Re: What kernel can I use?

Subject: Re: What kernel can I use?
From: Andrew B. Arthur (
Date: Sat Dec 04 1999 - 16:01:59 MST

>From: Roy Koch <>

> I have the CD from Yellowdog Champion Server 1.1 and can install and
> boot fine, but some of the upgrades and different versions have me
> confused?

It can be confusing.. so much new software... new kernels... new XFree86
versions... updated server software and daemons. security updates.. new
GNOME/KDE updates... well I will give you my opinion on updates.

> What should I download to improve or stabilize my system?

First off you should make sure you have the latest security and general
updates. To find them see There have been
18 different updates so far, although nobody will need them all (since
chances are you don't use everything on the list such as am-utils -- the
software for automounting large network disks or maybe not even bind).

Installing security updates are easy -- simply do a quick on an internet
connected YDL box (note: it's all one line -- even if your mail client makes
it look like multiple ones):

rpm -Uvh

Secondly, you may want to recompile your kernel or get a newer version. In
most cases you will want to stay with the one that came default with YDL
1.1, since it has been extensively tested and used. However you may choose
to build a newer one, if their is a new driver or security update (like the
relatively recent Denial of Service fix in 2.2.9). Chances are pretty good
you could benefit from recompiling the kernel source (2.2.6) that came with
YDL 1.1, since you probably running more drivers then you need OR you need a
driver OR you have a patch to compile in to support a certain piece of
hardware (like Audio-In, MOL, or something else). Finally, recompiling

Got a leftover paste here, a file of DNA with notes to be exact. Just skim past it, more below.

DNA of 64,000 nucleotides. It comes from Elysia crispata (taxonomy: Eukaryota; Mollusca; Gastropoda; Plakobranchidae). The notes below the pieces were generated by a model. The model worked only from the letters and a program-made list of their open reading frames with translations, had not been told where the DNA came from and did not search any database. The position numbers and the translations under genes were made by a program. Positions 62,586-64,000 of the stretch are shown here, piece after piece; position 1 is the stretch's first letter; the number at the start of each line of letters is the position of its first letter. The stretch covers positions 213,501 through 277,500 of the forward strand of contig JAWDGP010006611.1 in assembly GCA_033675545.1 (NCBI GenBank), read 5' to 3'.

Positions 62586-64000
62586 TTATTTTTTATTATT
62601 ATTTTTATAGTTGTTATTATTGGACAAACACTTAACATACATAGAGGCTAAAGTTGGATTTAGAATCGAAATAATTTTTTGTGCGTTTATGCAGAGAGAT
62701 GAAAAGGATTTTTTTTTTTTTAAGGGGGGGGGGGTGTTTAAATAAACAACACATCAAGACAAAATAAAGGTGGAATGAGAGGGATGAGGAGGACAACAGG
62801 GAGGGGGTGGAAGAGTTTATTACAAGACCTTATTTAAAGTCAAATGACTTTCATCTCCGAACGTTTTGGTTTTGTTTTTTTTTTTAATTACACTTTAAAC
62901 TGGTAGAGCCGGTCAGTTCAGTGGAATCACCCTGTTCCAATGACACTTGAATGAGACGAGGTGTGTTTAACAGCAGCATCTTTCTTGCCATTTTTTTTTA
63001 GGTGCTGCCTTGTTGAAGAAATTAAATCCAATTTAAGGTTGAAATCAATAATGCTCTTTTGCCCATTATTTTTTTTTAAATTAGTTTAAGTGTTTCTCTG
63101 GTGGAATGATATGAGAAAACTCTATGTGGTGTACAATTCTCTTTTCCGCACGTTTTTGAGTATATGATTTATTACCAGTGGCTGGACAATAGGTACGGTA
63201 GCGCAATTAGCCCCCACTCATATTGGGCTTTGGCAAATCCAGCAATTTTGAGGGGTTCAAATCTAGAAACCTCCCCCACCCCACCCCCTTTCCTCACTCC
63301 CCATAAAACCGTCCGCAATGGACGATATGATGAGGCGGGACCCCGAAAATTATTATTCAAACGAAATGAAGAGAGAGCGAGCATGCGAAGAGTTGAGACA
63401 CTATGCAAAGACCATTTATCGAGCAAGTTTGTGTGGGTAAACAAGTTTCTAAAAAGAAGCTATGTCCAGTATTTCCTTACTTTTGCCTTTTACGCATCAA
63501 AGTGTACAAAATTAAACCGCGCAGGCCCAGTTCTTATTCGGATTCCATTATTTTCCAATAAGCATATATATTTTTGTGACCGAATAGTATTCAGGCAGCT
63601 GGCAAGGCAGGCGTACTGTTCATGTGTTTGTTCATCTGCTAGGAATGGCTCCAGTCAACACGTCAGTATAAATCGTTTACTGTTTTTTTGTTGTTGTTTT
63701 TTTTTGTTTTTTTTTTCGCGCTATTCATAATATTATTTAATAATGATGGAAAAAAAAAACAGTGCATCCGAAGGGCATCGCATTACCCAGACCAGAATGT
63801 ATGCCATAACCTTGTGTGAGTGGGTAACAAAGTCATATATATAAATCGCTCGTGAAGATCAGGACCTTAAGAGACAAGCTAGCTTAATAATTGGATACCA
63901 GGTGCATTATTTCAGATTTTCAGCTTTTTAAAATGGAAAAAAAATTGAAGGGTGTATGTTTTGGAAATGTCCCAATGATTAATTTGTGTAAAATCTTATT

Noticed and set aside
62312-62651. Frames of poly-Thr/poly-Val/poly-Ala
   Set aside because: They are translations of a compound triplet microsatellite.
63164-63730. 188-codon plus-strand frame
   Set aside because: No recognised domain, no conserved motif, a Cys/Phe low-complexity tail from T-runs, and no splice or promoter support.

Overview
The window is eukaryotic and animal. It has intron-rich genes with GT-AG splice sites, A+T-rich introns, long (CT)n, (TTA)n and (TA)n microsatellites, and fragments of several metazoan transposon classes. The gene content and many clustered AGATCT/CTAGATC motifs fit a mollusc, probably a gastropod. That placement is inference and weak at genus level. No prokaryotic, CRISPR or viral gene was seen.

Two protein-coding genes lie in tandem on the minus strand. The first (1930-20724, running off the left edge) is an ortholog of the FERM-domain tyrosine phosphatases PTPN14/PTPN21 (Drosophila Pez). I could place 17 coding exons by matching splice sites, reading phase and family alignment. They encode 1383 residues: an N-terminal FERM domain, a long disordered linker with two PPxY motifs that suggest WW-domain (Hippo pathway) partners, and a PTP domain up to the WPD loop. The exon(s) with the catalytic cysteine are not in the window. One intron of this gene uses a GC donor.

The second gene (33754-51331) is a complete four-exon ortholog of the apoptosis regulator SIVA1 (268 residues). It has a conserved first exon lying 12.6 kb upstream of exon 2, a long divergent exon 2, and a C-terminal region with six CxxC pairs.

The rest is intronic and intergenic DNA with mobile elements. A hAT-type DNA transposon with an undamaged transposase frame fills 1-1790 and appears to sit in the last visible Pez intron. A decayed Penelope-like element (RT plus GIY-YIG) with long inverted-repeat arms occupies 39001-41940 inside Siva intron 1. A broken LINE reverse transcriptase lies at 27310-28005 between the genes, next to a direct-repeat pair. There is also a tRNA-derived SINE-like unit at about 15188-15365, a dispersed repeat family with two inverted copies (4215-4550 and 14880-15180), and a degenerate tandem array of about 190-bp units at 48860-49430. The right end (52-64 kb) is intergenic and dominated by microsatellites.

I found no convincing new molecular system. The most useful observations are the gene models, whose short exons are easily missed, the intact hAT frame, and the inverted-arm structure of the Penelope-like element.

usually reduces disk space taken up by the kernel (2.6 megs verses 1.9 or
so), saves ram (less drivers loaded), more speed (less overhead by drivers
you don't use) and more stability (less drivers to cause trouble).

Third, you may consider to upgrade some of your graphical software such as
GNOME or KDE. Newer stable versions of GNOME (1.1.6x) and KDE (1.1.2) are
available, offering greater stability and new features. I believe if you
poke around you can find these updates to

Last if you see updates you want from an independent vendor (such as the KDE
site), try getting an RPM of them, instead of source code, so you can easily
go back if the update isn't right for you.

Finally, don't upgrade glibc, unless you really know what you are doing,
even though glibc-2.1 is fairly binary compatible in all versions, it can
break some software.

> Is 1.1 still the latest CD from Tera Soft Solutions?

Yes, although their have been some miscellaneous and security updates, 1.1
still is relatively up-to-date and secure. I would guess they may release an
future update this winter or spring--That's pure speculation.

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